remote: Counting objects: 227, done.
remote: Compressing objects: 100% (218/218), done.
remote: Total 227 (delta 53), reused 37 (delta 9), pack-reused 0
Receiving objects: 100% (227/227), 710.69 KiB | 3.47 MiB/s, done.
Resolving deltas: 100% (53/53), done.
==> Checking out branch master
==> sh autogen.sh
==> ./configure --disable-Dependency-tracking --prefix=/usr/local/Cellar/tmux/HE
==> make install
==> Downloading https://raw.githubusercontent.com/imomaliev/tmux-bash-completion
######################################################################## 100.0%
==> Caveats
Example configuration has been installed to:

Bash completion has been installed to:
==> Summary
🍺  /usr/local/Cellar/tmux/HEAD-cd46568: 10 files, 695KB, built in 32 seconds

Hacktoberfest 2017

Oct 22, 2017

Hacktoberfest is a month-long event organized by DigitalOcean. The rules are,

  • Sign-up at the Hacktoberfest website
  • Open four pull requests on any GitHub-hosted repositories between October 1st and October 31th
  • Get a t-shirt!

And I opened four pull requests and all of them are merged! Woo-hoo!

I initially wanted to learn and contribute to Rust. The issues were nicely labelled and organized. But learning the new language and contributing to the language itself were too hard to do in a month.

Instead I was looking Hugo, which I had worked during Hacktoberfest 2014.

There was this interesting issue – Hugo’s Polish support seemd half-working. But the root cause was that, Polish’s plural form has 4 categories (one, few, many and other) and the reporter didn’t define the 4 forms.

Then, through this issue, I realized that there were at least two TOML parsers; BurntSushi/toml and pelletier/go-toml. Hugo switched to go-toml once, but reverted back to BurntSushi’s.

Can I make go-toml better/faster to be the TOML parser for Hugo again?


I ended up having 4 pull requests

  1. Support single quoted keys
  2. Add fuzz.sh to do fuzzing with go-fuzz
  3. Fix typos
  4. Unmarshal should report a type mismatch as an error

The first one was good. I simplified inQuote and escapeNext by having state. The only problem here was what I wrote was very similar to lexString(). I probably should send a follow-up PR.

The second one was interesting, but I didn’t find any interesting issues through fuzzing yet. Probably due to the corpus?

The third one was easy. I just checked go-toml’s report card where misspell reported these typos.

The last one was so Go. Don’t panic. Return an error. I missed Scala’s match syntax where I can combine case and if though.

Also, short dates support is work in progress. The blocker was that, there were no civil types in Go’s stdlib. Tom recommended to use cloud.google.com/go/civil. So I will.

Lesson Learned

I’m not a first-time open source contributor. I probably can claim “seasoned” (kids, I know SourceForge and Google Code). But I didn’t do much these days after getting married and having a baby. That is legitimate and will continue. I’m the only husband/dad for them, whereas I’m just a yet another software developer.

However it is still good to see I can code in my spare time, relatively quickly understand codebase and contribute to the world. It is fun!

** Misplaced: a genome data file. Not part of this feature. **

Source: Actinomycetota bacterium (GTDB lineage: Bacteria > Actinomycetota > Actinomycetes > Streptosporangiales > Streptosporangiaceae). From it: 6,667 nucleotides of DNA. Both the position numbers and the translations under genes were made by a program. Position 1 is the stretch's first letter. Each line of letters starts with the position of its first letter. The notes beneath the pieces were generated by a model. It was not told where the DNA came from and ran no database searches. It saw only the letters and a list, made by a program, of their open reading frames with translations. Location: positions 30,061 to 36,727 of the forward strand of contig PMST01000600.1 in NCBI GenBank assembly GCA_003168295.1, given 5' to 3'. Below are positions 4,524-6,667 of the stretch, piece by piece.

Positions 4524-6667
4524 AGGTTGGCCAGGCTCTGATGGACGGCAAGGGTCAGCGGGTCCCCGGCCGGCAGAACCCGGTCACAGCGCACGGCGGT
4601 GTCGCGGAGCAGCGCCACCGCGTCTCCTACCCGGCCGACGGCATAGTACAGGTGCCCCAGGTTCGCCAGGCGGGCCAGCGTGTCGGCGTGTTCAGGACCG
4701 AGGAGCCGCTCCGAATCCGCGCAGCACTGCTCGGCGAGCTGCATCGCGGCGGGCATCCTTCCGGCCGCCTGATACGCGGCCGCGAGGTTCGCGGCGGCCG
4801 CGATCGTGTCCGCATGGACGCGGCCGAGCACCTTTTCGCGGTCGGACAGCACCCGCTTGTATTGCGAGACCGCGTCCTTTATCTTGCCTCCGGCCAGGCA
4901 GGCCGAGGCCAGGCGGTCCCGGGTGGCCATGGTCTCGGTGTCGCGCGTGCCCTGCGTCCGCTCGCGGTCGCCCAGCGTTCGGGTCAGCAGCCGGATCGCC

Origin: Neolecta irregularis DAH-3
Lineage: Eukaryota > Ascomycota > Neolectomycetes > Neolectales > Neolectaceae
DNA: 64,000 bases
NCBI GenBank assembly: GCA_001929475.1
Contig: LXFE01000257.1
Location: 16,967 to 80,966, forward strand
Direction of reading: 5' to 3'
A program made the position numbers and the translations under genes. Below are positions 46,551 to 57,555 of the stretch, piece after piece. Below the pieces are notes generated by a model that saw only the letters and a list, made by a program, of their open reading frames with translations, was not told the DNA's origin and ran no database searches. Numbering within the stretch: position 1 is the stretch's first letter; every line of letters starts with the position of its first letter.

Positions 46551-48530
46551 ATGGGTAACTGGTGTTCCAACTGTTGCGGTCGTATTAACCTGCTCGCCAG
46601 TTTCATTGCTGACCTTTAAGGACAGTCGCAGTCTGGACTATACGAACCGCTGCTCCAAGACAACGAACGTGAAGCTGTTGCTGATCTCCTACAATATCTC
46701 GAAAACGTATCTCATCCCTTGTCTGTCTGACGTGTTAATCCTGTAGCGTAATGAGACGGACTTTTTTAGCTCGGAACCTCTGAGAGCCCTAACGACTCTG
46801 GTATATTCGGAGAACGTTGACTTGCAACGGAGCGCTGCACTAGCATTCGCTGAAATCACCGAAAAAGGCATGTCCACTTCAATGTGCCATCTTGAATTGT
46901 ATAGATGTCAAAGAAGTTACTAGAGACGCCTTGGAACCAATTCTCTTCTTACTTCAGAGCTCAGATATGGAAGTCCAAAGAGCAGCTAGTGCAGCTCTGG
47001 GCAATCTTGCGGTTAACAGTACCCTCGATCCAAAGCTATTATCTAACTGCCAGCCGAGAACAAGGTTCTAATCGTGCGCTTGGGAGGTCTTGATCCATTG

New Macbook Pro

Oct 6, 2017

I bought MacBook Pro (13-inch, 2017). I had thought that having MacBook Pro for personal use was luxury. Then I realized that MacBook Pro’s price was the same as MacBook 1. So, what’s the point of having the slower one?


To save some money, I bought a refurbished model. Refurbished models sometimes don’t have the latest macOS. My one had Sierra and I had to upgrade that to High Sierra. But I’m happy to do the errands for $200.

What I Need

I copied my SSH keys and 1Password’s vault from my old MacBook Air (11-inch, Mid 2012) to the MacBook Pro through USB. 1Password has a nice guide page to migrate passwords (a valut) from an old computer to a new computer.

Then dotfiles and this blog are managed by Git, on BitBucket’s private repos. So, I just cloned both of them. I also installed Homebrew to have Emacs, tmux and some others.

I would install other heavy apps such as IntelliJ IDEA later.

System Preferences

The below are minimal tweaks I need.

  • Keyboard

    • Keyboard > Modifier Keys… > Caps Lock as Control
    • Keyboard > Key Repeat > Fast
    • Keyboard > Delay Until Repeat > Short
    • Shortcuts > Input Sources > Check “Select the previous input source” and change the shortcut as Option-Space 2.
  • Sharing

    • Computer Name
  • Language & Region

    • Adding Japanese as the secondary language
  • Display

    • Night Shift > Schedule > Sunset to Sunrise


  • Dock Preferences… > Automatically hide and show the Dock

Then I removed various apps from Dock.


I’ve been using Chrome but I started trying Safari on this MacBook Pro. I’m worrying a bit about Google’s dominance.

  • Preferences…
    • AutoFill > Uncheck “User names and passwords” because of 1Password
    • Advanced > Show Develop menu in menu bar
    • Websites > Auto-Play > iknow.jp > Allow All Auto-Play

Then I installed WasteNoTime and 1Password.


  • Preferences… > Profiles > Basic
    • Shell > When the shell exits: > Close if the shell exited cleanly

  1. To be honest, I noticed that after ordering MacBook and returned the one. [return]
  2. The original shortcut is Ctrl-Space, which is Emacs’ set-mark-command. [return]